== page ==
How trends change: Five years ago, behavior-based safety was the latest and greatest tool in a health and safety practitioner’s arsenal. By itself, it was supposed to greatly reduce incidents but it had to be done right—and therein lies the rub. Behaviour-based safety (BBS) systems are very finicky to employ, especially the peer-to-peer safety coaching that such systems use.
Workers have to be well trained to do the needed health and safety coaching. They can’t discipline their peers and they have to avoid the perception that they are “ratting on each other.” Their observations have to be anonymous if they’re to work well. That’s why some employers have supervisors perform the health and safety coaching aspect because they can discipline.
BBS systems also require continuous work to ensure that they’re functioning as they should. However, some studies suggest that there’s no relationship between the number of observations conducted and a reduction in incident rates, which contradicts the very premise of BBS.
Explanation: BBS works on the belief that instead of having just one health and safety person observing unsafe behaviours, it’s more effective to have an active, engaged work force doing so—that is, hundreds of pairs of eyes are better than just one. The logical next step under BBS is that by engaging the workforce, you create a strong health and safety culture, one that uses peer pressure to promote good health and safety behaviours. It’s the safety culture that you have created that reduces incident rates—not BBS itself, critics argue.
Proponents of safety culture believe that a strong focus by senior management on reducing incidents with bottom up participation from workers is better than BBS because safety culture has a stronger relationship to reducing incidents in the workplace. Thus, safety culture is the new “Mr. Magic Bullet” or the next greatest flavor that safety professionals can employ to reduce incidents.
However, there’s a fly in the ointment. Organizations with strong corporate cultures often fail to reduce safety incidents in a meaningful manner because it’s not a specified strategy. To convert “corporate” culture into “safety” culture, the company must have a mission to reduce incidents to very low levels or zero. In other words, management must plan to reduce incident rates, tie it into their overall management strategy and write policies and procedures that promote good health and safety practices.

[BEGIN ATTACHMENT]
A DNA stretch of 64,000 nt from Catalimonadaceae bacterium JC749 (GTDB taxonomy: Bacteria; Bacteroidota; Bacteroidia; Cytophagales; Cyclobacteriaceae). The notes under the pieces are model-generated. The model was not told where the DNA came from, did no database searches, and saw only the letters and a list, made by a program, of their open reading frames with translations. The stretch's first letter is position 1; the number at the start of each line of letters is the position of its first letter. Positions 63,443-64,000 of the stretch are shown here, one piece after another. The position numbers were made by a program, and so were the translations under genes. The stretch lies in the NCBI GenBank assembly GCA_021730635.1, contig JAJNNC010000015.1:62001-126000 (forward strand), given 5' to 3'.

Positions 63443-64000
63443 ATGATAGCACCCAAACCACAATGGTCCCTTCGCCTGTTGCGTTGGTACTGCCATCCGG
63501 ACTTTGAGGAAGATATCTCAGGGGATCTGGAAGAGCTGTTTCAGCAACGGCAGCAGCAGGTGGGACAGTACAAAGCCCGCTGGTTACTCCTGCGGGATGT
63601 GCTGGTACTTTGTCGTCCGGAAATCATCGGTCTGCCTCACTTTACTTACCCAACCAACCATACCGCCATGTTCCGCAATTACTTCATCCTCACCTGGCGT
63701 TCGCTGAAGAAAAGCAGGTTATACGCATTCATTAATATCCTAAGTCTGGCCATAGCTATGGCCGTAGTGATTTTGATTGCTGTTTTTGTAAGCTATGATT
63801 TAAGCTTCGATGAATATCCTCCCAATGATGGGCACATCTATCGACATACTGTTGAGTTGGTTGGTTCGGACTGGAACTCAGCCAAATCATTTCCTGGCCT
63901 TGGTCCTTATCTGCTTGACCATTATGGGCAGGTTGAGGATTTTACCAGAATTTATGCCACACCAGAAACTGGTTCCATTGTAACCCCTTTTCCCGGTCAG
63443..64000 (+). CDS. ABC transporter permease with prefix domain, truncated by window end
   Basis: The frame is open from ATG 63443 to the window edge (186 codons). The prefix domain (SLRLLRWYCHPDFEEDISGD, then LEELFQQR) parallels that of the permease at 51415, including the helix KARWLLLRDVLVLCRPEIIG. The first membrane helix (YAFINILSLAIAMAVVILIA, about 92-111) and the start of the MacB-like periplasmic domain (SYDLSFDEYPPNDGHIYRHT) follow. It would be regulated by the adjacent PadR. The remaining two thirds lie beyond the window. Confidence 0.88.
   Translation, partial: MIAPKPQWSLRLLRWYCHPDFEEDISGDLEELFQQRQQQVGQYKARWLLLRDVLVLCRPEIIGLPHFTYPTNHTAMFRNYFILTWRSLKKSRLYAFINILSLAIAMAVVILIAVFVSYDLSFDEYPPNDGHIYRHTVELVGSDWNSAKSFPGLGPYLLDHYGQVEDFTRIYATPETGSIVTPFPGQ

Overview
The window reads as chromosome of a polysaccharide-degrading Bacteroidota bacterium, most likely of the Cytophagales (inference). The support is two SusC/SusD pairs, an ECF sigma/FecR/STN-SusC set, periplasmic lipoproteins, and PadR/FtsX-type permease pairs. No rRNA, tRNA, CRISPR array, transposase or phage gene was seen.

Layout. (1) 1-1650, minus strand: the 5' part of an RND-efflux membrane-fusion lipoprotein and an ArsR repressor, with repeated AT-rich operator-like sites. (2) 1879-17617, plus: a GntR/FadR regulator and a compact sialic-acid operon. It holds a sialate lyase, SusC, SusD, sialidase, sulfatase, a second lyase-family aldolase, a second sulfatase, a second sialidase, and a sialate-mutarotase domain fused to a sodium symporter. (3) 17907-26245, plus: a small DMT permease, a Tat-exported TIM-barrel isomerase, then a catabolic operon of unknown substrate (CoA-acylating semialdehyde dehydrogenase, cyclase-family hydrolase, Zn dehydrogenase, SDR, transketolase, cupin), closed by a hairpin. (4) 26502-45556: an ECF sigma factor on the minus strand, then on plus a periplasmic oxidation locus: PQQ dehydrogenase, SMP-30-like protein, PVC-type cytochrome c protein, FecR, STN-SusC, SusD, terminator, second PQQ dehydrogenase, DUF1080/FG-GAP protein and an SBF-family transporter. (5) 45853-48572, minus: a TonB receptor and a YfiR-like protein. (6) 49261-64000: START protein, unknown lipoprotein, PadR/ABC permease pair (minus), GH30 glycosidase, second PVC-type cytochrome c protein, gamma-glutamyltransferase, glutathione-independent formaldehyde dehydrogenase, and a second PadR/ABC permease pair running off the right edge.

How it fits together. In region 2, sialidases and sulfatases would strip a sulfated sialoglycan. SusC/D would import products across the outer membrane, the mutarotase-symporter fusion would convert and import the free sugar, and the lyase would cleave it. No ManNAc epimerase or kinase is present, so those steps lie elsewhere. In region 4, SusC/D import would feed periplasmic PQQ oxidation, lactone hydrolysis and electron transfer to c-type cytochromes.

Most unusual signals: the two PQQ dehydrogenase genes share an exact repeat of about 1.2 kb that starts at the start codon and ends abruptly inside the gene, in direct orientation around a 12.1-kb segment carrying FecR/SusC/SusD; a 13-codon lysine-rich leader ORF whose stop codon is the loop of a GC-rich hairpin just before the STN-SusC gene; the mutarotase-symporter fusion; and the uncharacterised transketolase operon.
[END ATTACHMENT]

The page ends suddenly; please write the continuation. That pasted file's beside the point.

In addition, internal barriers to health and safety performance must be overcome, such as incentives that promote unsafe behaviours. Think of gravel truck drivers who are paid by the load or pizza delivery drivers who, if they don’t deliver pizza within 30 minutes, must pay for the pizza out of their pocket. These types of payment plans can promote some very risky behaviours.
Companies with strong competition among the various departments can also develop internal barriers to good health and safety performance. If one department is safer than the others, the rest of the departments may perceive themselves as failures.
The picture that emerges then is very complex. BBS, in my opinion, can work well if done correctly to create a strong health and safety culture with lots of worker participation or peer pressure against unsafe behaviours. The workers, in essence, police themselves while management works on strategies to reduce incidents even further, remove internal barriers to safety success and create metrics that promote health and safety. In this manner, with strategic, focused measurements on reducing incidents and holding workers accountable for doing so, safety will be enhanced. But there’s no one system that can achieve success—that is, there’s no Mr. Magic Bullet!
What are your views on this?
Insider Says: To convince executives in your company of the value of safety culture, see “Brief Senior Management: The Importance of Safety Culture.”
Ms. Barbara Semeniuk BSc. CRSP is President of Purcell Enterprises Ltd., a loss control management firm that specializes in health and safety auditing, and is a member of the OHS Insider Board of Advisors. If you wish to discuss this article, call her at 780-951-0867 or email her at firstname.lastname@example.org.